INDIANAPOLIS | The Democratic candidate for state auditor is skeptical of Republican Gov. Mike Pence's proposal to eliminate the business personal property tax without a clear plan to replace the $1 billion in annual revenue the tax cut would take from schools and local governments.
Mike Claytor, a Carmel accountant making his first run for statewide office, said Tuesday Indiana already leads the nation in manufacturing employment, and since 2010 has added the third most manufacturing jobs of any state in the country.
"If we are already doing well at attracting manufacturing enterprises — the largest payers of business personal property tax — why do we need to continue making individual tweaks to the tax system?" Claytor asked.
"Changes should only be made based on a study of overall tax bases, tax burdens and the impact of tax shifts."
Claytor said eliminating the tax statewide would remove the temporary abatement and tax increment financing options Indiana local governments often use to lure businesses to their communities.
"There has been no discussion of how local governments are to attract new manufacturing facilities to the state without this key tool," he said.
In addition, Claytor said many existing manufacturing developments across Indiana are supported by local governments using tax increment financing bonds backed by revenue from personal property taxes on the manufacturing equipment.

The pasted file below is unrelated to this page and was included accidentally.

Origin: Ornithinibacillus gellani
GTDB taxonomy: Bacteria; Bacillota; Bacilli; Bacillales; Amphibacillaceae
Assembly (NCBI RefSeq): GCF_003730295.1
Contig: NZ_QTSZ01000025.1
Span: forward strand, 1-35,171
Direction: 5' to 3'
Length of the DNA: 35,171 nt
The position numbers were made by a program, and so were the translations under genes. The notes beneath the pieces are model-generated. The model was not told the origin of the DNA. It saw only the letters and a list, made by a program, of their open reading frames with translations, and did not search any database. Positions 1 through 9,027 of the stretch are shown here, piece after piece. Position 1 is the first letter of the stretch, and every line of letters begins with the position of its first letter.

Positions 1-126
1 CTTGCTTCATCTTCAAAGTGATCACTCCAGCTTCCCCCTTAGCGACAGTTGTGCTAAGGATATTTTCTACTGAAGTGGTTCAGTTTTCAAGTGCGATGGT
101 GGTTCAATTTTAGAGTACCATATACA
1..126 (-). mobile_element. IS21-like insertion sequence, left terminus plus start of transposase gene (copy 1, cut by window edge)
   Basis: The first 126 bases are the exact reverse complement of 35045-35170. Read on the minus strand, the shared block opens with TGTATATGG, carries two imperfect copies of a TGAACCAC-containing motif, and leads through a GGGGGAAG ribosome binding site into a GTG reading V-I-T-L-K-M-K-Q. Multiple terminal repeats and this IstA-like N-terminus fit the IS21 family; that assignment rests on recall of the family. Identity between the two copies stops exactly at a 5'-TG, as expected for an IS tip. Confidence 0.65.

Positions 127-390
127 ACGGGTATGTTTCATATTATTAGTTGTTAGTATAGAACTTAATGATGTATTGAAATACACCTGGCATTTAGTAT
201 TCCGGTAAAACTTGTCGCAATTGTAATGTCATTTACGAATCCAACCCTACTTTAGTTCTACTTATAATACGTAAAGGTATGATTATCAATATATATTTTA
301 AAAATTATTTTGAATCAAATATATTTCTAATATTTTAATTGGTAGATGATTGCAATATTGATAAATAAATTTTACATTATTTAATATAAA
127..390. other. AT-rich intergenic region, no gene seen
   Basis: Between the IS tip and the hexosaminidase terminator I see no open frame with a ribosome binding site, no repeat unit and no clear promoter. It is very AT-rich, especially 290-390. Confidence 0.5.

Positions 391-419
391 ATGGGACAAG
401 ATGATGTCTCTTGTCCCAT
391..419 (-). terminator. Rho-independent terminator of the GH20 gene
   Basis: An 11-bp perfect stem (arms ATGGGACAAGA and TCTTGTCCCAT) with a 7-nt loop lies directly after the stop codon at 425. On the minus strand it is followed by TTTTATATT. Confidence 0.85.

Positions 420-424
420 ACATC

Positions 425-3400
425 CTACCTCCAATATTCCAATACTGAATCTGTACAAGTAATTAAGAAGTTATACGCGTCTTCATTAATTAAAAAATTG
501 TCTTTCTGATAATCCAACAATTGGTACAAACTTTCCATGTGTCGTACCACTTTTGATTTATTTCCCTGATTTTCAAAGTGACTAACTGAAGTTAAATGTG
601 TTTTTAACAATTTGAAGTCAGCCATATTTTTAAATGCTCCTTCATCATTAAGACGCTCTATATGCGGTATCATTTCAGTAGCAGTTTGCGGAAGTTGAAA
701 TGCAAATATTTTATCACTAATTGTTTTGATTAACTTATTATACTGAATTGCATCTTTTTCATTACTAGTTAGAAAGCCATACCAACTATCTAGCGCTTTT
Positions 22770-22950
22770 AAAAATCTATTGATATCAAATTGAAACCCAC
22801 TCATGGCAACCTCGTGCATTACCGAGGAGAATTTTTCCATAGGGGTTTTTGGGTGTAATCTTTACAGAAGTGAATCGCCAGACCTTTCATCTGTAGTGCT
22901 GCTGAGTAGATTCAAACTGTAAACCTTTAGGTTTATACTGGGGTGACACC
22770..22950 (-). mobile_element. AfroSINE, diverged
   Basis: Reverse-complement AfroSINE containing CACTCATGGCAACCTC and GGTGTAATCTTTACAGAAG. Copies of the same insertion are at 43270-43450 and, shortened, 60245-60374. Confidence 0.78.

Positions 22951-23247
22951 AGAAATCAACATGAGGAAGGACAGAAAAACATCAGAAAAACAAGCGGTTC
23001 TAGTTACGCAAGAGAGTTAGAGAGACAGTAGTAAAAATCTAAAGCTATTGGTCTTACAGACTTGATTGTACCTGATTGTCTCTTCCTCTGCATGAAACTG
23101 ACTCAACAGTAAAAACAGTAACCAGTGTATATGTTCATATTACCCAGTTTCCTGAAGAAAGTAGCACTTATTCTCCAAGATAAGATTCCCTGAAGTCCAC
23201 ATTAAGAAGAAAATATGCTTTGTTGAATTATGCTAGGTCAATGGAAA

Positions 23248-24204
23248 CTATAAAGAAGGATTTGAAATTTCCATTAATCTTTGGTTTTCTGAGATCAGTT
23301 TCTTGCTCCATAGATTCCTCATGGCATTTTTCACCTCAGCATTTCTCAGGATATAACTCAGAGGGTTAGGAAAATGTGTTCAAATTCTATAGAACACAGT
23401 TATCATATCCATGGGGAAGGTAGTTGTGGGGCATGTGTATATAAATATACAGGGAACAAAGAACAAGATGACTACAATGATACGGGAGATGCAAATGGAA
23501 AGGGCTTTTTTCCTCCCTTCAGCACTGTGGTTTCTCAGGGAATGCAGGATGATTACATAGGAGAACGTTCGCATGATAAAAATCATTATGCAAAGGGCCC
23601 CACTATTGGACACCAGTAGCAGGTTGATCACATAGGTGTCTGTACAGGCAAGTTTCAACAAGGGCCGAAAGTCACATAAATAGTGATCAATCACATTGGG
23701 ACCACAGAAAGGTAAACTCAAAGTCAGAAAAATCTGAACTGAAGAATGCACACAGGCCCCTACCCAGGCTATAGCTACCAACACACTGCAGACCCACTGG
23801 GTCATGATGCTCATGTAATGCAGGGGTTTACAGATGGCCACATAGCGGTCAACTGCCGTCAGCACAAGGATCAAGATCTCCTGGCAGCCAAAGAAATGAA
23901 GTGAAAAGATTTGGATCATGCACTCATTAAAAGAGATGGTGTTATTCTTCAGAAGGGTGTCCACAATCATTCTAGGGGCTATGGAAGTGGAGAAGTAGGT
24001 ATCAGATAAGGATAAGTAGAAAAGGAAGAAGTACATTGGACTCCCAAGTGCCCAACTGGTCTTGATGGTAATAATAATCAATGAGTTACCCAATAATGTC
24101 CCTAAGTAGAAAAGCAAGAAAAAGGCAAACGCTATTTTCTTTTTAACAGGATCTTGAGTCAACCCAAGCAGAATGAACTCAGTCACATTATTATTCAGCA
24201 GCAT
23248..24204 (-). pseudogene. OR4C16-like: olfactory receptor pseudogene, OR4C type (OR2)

"If the tax is eliminated, without an equivalent and appropriate tax replacement mechanism, there could be hundreds of millions of dollars in defaulted bonds around the state of Indiana, with many local taxpayers on the hook for the default and numerous lawsuits to try to resolve the issues involved," he said.
State lawmakers are expected to begin considering Pence's tax cut proposal when the Republican-controlled General Assembly convenes Monday.
The governor has said eliminating the business personal property tax is necessary to keep Indiana's already top-rated business tax climate among the best in the nation.
He claims the tax can be phased out or replaced in such a way that "does not unduly burden" schools and local governments, though Pence said he's leaving those details to the Legislature.
Claytor likely will face Republican State Auditor-designee Suzanne Crouch, who takes office Thursday, in a November general election match-up, assuming both are nominated this summer at their party's state convention.